Does innovation happen like magic? No. Innovation takes a lot of hard work. However, according to Stefan Thomke, professor at Harvard Business School, innovation and magic have more in common than you might think.
Great innovations, like the iPhone, create a Wow! effect when they are first introduced. These innovations, just like magic tricks, make us wonder: How did they pull this off?
Hide the solution
Creating a Wow! effect has a lot to do with showmanship, but that is not the only secret. Magicians take time to understand the nature of the problem that needs to be solved—for example, how to pull a guinea pig from an empty hat. Once the problem is understood, it still may take months to figure out a solution. Paradoxically, in spite of all this effort and hard work, to create a Wow! effect the magician has to hide that solution. To impress the audience, the trick needs to look like an effortless feat, inspiring awe and admiration.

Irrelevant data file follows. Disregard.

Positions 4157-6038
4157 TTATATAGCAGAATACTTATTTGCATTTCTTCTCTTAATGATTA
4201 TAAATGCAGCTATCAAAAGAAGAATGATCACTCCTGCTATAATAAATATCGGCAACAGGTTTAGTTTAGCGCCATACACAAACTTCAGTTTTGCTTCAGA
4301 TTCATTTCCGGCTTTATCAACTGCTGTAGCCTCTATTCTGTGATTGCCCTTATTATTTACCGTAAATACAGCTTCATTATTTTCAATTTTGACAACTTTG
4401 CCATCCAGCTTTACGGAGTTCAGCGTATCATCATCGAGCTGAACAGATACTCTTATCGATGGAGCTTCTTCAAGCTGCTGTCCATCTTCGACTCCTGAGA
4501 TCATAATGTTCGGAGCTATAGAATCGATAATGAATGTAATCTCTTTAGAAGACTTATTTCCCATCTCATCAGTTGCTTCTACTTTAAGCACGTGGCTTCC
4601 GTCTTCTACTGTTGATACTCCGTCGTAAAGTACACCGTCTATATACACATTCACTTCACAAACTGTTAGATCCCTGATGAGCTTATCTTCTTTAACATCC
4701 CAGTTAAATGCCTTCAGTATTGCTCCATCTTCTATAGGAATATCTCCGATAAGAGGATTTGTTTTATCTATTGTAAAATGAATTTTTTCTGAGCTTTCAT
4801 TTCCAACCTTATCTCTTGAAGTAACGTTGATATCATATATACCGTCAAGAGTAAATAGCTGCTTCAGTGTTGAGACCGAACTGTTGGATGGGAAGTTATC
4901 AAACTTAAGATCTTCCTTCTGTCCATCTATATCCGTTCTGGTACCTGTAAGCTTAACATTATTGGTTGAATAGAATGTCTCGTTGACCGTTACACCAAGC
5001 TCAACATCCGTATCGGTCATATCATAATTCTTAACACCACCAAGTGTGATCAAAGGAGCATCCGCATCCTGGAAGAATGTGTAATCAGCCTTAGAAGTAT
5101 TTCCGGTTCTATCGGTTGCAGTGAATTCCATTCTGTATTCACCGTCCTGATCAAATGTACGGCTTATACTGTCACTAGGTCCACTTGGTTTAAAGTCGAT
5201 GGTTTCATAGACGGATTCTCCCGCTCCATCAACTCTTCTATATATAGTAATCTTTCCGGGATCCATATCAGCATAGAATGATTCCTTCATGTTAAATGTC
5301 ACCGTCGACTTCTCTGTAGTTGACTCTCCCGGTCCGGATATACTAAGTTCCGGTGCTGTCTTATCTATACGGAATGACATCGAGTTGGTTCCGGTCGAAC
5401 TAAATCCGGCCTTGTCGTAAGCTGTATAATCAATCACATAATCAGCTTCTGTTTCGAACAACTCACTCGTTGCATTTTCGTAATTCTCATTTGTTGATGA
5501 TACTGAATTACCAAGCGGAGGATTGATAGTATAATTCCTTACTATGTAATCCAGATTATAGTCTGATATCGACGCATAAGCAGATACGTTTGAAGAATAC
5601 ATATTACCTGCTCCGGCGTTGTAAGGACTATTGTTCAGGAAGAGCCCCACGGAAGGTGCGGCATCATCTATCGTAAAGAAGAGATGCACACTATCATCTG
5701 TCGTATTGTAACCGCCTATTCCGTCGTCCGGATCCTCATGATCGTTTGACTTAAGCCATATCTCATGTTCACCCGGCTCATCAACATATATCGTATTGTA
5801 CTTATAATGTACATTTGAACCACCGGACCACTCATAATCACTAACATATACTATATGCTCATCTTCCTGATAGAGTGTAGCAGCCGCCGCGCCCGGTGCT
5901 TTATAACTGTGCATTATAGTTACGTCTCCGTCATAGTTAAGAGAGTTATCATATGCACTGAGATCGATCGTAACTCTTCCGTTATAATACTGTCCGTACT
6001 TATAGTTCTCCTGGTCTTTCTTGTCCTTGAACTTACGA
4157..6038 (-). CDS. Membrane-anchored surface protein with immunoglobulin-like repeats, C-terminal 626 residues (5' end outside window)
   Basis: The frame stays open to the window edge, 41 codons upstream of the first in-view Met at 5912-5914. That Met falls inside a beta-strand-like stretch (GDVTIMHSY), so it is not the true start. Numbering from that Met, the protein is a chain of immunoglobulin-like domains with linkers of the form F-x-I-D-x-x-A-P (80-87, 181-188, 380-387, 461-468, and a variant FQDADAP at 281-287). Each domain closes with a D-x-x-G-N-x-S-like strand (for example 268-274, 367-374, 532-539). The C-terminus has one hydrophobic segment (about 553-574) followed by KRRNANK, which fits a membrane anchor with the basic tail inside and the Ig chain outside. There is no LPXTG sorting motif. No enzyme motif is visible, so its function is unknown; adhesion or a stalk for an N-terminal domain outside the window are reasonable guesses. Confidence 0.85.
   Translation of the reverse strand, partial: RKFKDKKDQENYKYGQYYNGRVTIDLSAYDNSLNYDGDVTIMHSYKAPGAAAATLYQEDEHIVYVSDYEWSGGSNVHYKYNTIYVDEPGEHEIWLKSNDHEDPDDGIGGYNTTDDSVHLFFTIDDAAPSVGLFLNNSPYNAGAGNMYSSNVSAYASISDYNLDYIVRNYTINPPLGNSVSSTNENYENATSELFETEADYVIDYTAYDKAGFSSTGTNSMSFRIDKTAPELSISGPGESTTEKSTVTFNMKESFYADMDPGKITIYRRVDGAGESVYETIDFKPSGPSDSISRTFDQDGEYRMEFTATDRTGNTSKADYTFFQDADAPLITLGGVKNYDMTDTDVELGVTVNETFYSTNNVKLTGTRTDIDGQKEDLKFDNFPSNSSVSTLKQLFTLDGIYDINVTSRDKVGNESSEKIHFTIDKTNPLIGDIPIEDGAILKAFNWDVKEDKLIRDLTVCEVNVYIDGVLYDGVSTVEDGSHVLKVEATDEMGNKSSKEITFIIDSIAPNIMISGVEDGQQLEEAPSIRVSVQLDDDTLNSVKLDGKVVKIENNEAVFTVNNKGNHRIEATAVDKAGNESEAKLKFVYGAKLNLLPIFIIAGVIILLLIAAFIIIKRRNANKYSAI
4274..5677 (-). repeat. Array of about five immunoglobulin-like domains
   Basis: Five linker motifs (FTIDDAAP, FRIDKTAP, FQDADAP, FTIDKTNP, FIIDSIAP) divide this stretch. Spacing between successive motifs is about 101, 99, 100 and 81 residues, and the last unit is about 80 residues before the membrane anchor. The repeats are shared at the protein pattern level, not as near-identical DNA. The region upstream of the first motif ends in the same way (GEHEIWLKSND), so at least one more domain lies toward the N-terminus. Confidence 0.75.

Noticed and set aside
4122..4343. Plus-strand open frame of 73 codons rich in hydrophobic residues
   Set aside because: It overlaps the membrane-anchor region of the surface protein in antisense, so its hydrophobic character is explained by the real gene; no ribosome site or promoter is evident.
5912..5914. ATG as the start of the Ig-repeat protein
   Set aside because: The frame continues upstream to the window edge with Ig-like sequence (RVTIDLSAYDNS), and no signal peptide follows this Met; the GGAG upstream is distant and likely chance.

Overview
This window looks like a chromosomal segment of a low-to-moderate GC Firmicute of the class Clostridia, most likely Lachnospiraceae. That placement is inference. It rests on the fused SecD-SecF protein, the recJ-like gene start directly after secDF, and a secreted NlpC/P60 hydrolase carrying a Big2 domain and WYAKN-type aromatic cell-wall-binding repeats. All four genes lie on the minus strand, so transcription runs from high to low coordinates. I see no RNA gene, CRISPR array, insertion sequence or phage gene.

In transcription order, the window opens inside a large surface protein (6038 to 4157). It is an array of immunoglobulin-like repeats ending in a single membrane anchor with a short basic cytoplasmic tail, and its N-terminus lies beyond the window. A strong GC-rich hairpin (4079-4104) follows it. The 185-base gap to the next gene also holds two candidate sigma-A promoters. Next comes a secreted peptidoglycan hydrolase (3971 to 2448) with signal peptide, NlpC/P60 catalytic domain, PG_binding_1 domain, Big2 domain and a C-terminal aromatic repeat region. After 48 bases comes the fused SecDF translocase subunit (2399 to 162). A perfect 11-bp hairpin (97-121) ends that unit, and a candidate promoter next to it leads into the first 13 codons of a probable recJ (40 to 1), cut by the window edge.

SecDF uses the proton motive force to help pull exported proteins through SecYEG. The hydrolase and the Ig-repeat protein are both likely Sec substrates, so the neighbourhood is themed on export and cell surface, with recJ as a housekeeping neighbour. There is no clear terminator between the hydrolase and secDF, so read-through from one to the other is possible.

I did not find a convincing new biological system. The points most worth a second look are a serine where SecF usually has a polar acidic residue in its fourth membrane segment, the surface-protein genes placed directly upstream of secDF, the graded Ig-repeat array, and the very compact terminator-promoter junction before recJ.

In the idea generation phase of the innovation process, innovators similarly start by spending considerable time discovering the real problem. Next, a lot of effort is put into finding a solution. Most innovators, understandably, take a lot of pride in their engineering feats and often want to show off their solution to the consumer. But who wants to see all this effort? All the buttons, wires and complexity? We just want innovations to work and to solve our problems. Steve Jobs understood this well and made innovations like iTunes, the iPhone, and the iPad look like a magic trick, with all their complexity neatly hidden behind a slick exterior and ease of use.
What else can we learn from magicians? Well, that failure is part of the process. Even if you are performing at the top of your abilities, things will still go wrong on occasion. After all, for a magician, failure, practice and improvement are part and parcel of the work to be done. How does your organization deal with innovation failure? Is it similarly considered to be an integral and necessary part of your performance?
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